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Transcript of Building & Renovating - Part 2 - Renovating (PDF 1,192KB) - Your 2016. 8. 31.¢ ...

  • 48 Building & Renovating A Guide for Consumers

    RenovatingRenovating

  • Building & Renovating A Guide for Consumers

    49

    Seasoned renovators all

    agree that renovating

    or extending can

    be a time of tension.

    You can usually count

    on it costing more and

    taking longer than

    originally planned.

    Be prepared Nothing and no one in the

    house stays clean and you

    won’t be able to find a thing.

    Privacy, if you had it before,

    can vanish overnight with

    the vanity unit and toilet you

    are replacing.

    Unless you’re lucky enough

    to have the budget to move

    out of your house and hand

    the keys over to the builder,

    you and your family are

    going to have to adjust to

    major disruption of daily

    life. If your plan includes

    adding a new kitchen

    and/or bathroom you

    may find you’re regularly

    visiting your once friendly

    neighbours for the use of

    their shower, eating endless

    takeaways in dusty corners

    of the house, or just fleeing

    the mess for the nearest

    cheap restaurant.

    Once the walls start coming

    down, rubble and fine dust

    can create a major problem.

    Do everything possible to

    segregate the building work

    from the areas of the house

    that you are living in. Hang

    heavy, plastic sheets or drop

    cloths over doorways. Use

    dustsheets to cover furniture,

    particularly sensitive electrical

    equipment such as stereos

    and TVs and roll plastic out

    over the flooring. Be aware

    that contaminants that can

    cause allergies may be used

    during the renovation.

    Specify to the builder items

    that need special protection,

    such as a prize rose bush

    next to the new foundation

    and spell out boundaries

    where contractors are not

    to enter.

    Remember too, that any

    changes or variations to the

    original drawings after the

    contract is signed will usually

    cost you money. Before final

    plans are drawn up, go over

    the details with a fine-tooth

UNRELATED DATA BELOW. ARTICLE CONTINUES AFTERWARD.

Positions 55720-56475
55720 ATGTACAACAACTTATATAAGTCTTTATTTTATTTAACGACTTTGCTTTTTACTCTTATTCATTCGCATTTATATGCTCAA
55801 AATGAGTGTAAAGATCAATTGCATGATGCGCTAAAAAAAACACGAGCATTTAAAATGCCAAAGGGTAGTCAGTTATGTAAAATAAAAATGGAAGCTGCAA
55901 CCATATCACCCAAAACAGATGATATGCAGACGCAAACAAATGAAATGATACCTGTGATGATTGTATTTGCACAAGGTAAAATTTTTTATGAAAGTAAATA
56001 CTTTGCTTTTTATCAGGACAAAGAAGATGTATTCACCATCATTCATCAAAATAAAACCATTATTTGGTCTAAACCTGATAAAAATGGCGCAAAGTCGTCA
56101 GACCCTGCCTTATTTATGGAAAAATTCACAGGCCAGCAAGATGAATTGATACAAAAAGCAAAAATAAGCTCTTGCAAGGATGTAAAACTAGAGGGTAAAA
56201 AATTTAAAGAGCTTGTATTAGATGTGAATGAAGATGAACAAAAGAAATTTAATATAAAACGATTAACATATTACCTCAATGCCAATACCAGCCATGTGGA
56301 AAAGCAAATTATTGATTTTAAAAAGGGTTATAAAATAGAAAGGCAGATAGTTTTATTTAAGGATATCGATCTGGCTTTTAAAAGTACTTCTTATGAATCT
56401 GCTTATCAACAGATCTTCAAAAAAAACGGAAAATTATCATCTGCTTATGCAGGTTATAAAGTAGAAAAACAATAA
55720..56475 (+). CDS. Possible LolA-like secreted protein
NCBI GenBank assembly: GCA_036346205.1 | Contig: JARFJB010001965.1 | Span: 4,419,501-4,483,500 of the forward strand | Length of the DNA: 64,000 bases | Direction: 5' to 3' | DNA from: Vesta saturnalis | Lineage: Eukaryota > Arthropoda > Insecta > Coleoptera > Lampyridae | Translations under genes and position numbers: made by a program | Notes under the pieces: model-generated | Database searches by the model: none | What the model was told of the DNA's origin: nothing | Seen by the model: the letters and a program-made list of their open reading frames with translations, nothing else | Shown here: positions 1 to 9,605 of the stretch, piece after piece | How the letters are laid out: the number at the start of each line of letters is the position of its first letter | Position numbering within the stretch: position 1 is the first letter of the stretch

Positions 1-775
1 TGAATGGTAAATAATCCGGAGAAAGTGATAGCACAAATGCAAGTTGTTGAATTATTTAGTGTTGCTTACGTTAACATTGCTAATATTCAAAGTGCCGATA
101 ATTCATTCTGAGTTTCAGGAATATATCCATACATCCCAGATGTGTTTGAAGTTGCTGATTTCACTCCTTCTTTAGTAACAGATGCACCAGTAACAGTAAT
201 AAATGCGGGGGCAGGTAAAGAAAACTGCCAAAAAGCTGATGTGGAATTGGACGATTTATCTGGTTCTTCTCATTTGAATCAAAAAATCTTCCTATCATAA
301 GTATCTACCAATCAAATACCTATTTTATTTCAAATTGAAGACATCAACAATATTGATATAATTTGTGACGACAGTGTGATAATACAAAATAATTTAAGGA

comb. Look at the small

    things as well as the big

    picture, such as placement

    of telephone and aerial

    points. Study which way

    the doors swing and how

    you can place your furniture

    in the new space.

    Assessing the cost of your renovation It is important to temper

    any excitement you may feel

    about your renovation with

    the serious considerations of

    cost. Assess what space you

    have and what changes and

    extra space you want. You

    will need to consider how

    much you can really afford

    and exactly what the

    renovation will really cost.

  • 50 Building & Renovating A Guide for Consumers

    You can get some idea of

    the possible costs of work

    by looking at the latest

    Archicentre Cost Guide

    which covers additions

    and extensions, bathroom,

    kitchen, laundry and

    bedroom renovations,

    concrete paving, drainage,

    fencing, floor repair,

    guttering and downpipes,

    insulation, painting,

    pest control, plastering,

    plumbing, restumping,

    rising damp repairs,

    replacement roofing,

    tiling, trade labour rates,

    tree removal, underpinning,

    window renewal and wiring.

    To obtain a free copy of the

    latest Archicentre Cost Guide

    visit www.archicentre.com.au

    or telephone (03) 9819 5413.

    The figures provided by

    Archicentre are general

    costings. Building prices

    can vary significantly

    depending upon a number

    of influences including the

    builder selected, choice

    of materials, method of

    construction and the fixtures

    and finishes chosen. Larger

    works achieve a more

    economical price per square

    metre. The standard of work

    required can also affect the

    price. Ease of site accessibility

    and whether the homeowner

    wants to personally take on

    some of the work will also

    affect the final price.

    There could be other items

    that need to be costed when

    assessing the overall price

    of a renovation/extension.

    These include paving or

    concreting driveways and

    paths, fencing, tree removal,

    soil testing and an engineer’s

    report. Sometimes older